Cupertino real estate market

Cali Mill Plaza in Cupertino, California.
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The Cupertino real estate market is closely linked to the rest of the Bay Area’s economic fortunes. According to a February 19, 2010 article in Business Week, “Home sales in the San Francisco Bay area dipped more than usual last month, and median prices are down from December, suggesting the market has lost some of the momentum it gained in the second half of 2009, according to a real estate tracking firm.” The piece, composed by Evelyn Nieves, continued to say that “San Diego-based MDA DataQuick reported Thursday that home sales dropped by 38 percent from December in the nine-county Bay Area. A decline in sales from December to January is normal for the season, but on average, sales have dropped 28 percent, the firm said.”

Cupertino homes for sale also faced a decline in sales volume, according to a February 19, 2010 article in the San Francisco Chronicle. The piece found that “The Bay Area housing market lost some of its 2009 momentum in January, according to an authoritative real estate report, but prognosticators do not necessarily see a shift toward slower sales in 2010.” The article, written by Robert Selna, continued to say that “Data analyzed by MDA DataQuick, a San Diego research firm, show that 4,853 new and resold houses and condominiums closed escrow in the nine-county Bay Area last month. That represented a decline of 38 percent from December and a 4 percent drop from January 2009.”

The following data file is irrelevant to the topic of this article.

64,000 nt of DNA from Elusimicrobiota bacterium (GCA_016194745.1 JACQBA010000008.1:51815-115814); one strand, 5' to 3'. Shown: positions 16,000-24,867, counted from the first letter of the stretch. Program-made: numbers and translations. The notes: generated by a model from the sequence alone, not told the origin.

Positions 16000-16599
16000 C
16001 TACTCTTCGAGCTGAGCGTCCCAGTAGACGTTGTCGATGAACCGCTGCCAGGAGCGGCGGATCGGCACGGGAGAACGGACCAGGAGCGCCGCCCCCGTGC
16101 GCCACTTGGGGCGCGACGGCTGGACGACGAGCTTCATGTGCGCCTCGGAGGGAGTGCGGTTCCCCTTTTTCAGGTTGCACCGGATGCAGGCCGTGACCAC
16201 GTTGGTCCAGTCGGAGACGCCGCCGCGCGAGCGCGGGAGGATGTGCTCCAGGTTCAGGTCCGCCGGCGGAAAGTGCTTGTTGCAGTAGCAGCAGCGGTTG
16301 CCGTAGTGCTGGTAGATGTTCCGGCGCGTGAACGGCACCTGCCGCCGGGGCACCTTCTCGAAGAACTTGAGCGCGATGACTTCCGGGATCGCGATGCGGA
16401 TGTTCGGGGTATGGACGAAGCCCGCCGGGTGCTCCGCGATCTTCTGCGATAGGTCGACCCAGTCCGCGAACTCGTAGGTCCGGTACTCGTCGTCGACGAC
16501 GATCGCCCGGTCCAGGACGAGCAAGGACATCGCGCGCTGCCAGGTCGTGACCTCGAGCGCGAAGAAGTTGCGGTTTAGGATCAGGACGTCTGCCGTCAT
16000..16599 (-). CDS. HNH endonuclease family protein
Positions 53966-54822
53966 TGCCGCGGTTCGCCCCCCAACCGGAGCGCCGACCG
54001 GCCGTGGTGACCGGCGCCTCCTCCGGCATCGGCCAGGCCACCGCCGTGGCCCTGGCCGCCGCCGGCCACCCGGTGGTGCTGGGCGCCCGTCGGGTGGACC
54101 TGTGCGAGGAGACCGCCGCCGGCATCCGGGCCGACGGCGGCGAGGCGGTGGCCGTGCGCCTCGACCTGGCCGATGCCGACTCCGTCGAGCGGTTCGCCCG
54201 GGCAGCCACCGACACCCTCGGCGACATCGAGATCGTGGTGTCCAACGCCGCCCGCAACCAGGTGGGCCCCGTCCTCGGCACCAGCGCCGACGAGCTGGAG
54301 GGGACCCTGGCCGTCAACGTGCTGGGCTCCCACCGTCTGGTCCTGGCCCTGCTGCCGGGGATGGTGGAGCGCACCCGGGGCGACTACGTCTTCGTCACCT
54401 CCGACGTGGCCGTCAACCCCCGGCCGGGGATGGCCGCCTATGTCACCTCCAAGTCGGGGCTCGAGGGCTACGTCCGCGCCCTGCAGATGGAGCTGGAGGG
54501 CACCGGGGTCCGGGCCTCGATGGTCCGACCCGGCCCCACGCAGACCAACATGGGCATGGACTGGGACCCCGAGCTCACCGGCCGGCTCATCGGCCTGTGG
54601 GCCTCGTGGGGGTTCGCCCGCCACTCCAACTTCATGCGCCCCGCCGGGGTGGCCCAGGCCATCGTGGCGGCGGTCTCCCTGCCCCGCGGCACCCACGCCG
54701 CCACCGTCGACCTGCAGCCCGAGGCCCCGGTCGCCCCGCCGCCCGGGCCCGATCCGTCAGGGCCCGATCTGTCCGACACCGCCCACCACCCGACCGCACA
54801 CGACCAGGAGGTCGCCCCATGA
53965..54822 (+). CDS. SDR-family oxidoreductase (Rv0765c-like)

The Cupertino real estate market also faced a foreclosure problem in the early portion of 2010, according to a February 17, 2010 article in the Mercury News. The piece found that “After taking a break for the holidays, foreclosures spiked in Santa Clara and San Mateo counties in January. Despite efforts by the federal government and lenders to help people stay in their homes, foreclosures rose 37 percent in Santa Clara County last month from December, and 71 percent in San Mateo County, according to a report Tuesday from ForeclosureRadar.” The article, written by Sue McAllister and Pete Carey, continued to say that “In another sign that housing woes are far from over, more homes are lingering in the foreclosure process…”

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